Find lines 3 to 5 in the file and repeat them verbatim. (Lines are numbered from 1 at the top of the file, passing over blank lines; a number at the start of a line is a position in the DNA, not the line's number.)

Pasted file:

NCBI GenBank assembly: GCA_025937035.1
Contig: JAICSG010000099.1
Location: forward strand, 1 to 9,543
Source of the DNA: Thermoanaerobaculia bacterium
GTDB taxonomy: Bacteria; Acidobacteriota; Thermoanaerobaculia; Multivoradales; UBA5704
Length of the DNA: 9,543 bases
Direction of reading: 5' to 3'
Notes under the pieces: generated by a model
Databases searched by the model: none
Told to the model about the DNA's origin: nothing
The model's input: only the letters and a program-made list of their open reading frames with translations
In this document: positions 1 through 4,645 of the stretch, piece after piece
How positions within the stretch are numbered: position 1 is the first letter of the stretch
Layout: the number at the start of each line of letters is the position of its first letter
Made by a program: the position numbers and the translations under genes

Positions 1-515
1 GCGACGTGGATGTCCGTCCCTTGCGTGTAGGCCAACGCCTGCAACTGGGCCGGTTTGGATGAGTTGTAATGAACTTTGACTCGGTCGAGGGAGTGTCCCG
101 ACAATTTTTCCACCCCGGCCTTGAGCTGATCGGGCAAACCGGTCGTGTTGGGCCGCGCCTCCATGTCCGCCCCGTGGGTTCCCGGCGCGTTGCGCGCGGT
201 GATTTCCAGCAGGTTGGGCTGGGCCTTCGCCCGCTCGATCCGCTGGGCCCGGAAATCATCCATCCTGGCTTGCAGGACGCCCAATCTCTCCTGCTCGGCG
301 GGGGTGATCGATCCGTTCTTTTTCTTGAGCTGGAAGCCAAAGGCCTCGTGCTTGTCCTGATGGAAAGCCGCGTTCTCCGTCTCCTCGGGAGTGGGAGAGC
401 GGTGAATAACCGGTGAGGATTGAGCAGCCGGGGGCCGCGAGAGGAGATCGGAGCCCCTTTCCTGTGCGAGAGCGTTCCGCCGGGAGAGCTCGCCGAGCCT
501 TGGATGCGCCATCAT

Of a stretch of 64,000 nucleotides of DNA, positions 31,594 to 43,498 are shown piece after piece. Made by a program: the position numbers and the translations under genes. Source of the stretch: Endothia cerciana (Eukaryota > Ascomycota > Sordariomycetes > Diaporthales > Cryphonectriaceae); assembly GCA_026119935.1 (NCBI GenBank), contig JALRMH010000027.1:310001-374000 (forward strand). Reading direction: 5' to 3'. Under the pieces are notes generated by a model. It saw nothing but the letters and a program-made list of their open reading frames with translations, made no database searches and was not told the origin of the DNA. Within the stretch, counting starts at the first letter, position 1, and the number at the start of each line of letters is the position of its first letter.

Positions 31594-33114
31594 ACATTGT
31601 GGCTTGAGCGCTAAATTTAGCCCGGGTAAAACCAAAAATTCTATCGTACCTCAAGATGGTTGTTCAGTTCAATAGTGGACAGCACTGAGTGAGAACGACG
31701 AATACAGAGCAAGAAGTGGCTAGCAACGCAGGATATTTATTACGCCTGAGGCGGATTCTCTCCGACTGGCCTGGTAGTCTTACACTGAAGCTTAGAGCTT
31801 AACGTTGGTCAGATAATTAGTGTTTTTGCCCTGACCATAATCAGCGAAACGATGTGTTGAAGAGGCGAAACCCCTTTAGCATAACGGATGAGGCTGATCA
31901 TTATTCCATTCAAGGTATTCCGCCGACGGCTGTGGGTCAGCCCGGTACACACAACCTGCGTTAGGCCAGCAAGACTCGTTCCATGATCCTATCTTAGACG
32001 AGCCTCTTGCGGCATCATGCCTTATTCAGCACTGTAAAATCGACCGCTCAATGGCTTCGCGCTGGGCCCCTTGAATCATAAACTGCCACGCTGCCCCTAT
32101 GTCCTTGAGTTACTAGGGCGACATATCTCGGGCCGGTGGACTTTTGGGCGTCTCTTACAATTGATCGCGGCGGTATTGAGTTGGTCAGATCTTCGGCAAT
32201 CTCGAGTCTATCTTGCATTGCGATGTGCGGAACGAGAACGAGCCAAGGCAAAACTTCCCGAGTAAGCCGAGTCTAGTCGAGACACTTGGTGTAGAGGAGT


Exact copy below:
Location: forward strand, 1 to 9,543
Source of the DNA: Thermoanaerobaculia bacterium
GTDB taxonomy: Bacteria; Acidobacteriota; Thermoanaerobaculia; Multivoradales; UBA5704